Posted on January 04, 2016
Gold Spot Price Open: $1,068
Gold Spot Price Close: $1,077
Change in Gold Spot Price: +$9
Silver Spot Price Open: $13.96
Silver Spot Price Close: $13.94
Change in Silver Spot Price: -$0.02
Precious metals began the first full week of 2016 trading by flirting with small gains. When all was said and done, gold managed to gain about 10 dollars while silver was left more or less unchanged by day’s end, down by a few pennies. Platinum and palladium on the other hand both lost value to kick off the week.
Reacting to poor manufacturing data from China, most European markets kicked off trading on Monday by moving sharply lower. It was reported that China’s manufacturing data continued to contract during the last month of 2015 and ended the year having made very little progress. Growth expectations for China were quite lofty before the year began, and those expectations were not nearly lived up to when the dust settled.
In other news on Monday, crude oil prices ticked upward thanks to Saudi Arabia’s decision to cut diplomatic ties with Iran. For those who are unaware, Saudi Arabia’s embassy in Tehran was attacked in response to the Saudi-sanctioned execution of a leading Shiite cleric. The religious man was executed after being convicted of treason after he chose to voice his opinion about the royal family. In Saudi Arabia, simply speaking out against the country’s leaders is grounds for execution. Now, with the two OPEC nations no longer seeing eye to eye, there is a fear that the supply of oil coming from the Middle East will be disrupted. Going forward, it will be interesting to see what kind of impact Iran and Saudi Arabia’s differences will have on the crude oil market.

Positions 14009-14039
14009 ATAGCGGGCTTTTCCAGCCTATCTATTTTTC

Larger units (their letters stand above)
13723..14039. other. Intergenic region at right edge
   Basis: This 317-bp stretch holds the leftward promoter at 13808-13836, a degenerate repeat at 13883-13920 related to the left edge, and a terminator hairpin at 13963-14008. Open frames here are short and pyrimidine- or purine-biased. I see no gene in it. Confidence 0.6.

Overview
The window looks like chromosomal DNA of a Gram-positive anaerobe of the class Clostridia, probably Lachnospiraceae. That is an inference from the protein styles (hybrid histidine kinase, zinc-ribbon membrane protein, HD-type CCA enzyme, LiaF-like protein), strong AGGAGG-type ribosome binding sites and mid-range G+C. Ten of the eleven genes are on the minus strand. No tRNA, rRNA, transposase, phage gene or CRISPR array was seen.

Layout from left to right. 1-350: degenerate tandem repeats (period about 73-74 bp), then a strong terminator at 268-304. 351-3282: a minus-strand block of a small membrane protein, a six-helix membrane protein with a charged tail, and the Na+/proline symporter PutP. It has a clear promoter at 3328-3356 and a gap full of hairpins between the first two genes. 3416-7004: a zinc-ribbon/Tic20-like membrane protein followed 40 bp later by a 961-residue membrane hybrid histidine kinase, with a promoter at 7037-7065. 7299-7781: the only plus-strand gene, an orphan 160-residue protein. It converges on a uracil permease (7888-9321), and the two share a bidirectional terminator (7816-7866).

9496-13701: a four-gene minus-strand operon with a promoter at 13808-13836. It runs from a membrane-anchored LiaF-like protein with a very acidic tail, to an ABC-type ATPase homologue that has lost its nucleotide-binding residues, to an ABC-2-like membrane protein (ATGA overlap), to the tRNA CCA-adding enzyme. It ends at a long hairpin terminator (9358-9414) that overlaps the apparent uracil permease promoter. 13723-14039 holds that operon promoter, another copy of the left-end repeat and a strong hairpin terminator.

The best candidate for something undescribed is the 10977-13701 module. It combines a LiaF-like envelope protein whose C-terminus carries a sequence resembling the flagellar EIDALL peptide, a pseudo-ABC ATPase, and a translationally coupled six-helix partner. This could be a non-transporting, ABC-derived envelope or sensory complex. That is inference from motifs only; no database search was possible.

Thanks to the aforementioned diplomatic complications in the Middle East, precious metals are seeing safe-haven demand push spot values upward, at least for now. Now the challenge becomes, as it always is, whether or not gold and silver can sustain these gains or perhaps even build upon them through the rest of the week.
There is a boatload of economic data that will be released over the course of this week and the following week, and that will have major ramifications for the global marketplace and precious metals. The data will be especially important due to the fact that year-end data is viewed as more important than most monthly data.
Of all the data points that are being made public over the coming days and weeks, few pieces of data are more important than December’s report on job growth. If the report shows healthy job growth during the last month of the year, we may be looking at 2014 and 2015 as the best two years of job growth since the late 1990s. According to preliminary forecasts, expectations are for there to have been 204,000 new jobs added to the economy last month. Some forecasts for job growth hold that more than 220,000 jobs were created last month. Even with the slow job growth recorded during the summer, it is expected that more than 2.5 million jobs were created during 2015, making this past year the second-best year for job growth since the turn of the 21st century. The best year for job growth was during 2014, when more than 3 million jobs were created.
For gold and silver, however, the fact that jobs data is expected to be wholly upbeat is something that stands to threaten gains made today.
Gold and silver started off the week and year in impressive fashion, but that does not mean we should get our hopes up for the rest of the week. With the plethora of economic data that is due out this week, not gains made by gold and silver are safe.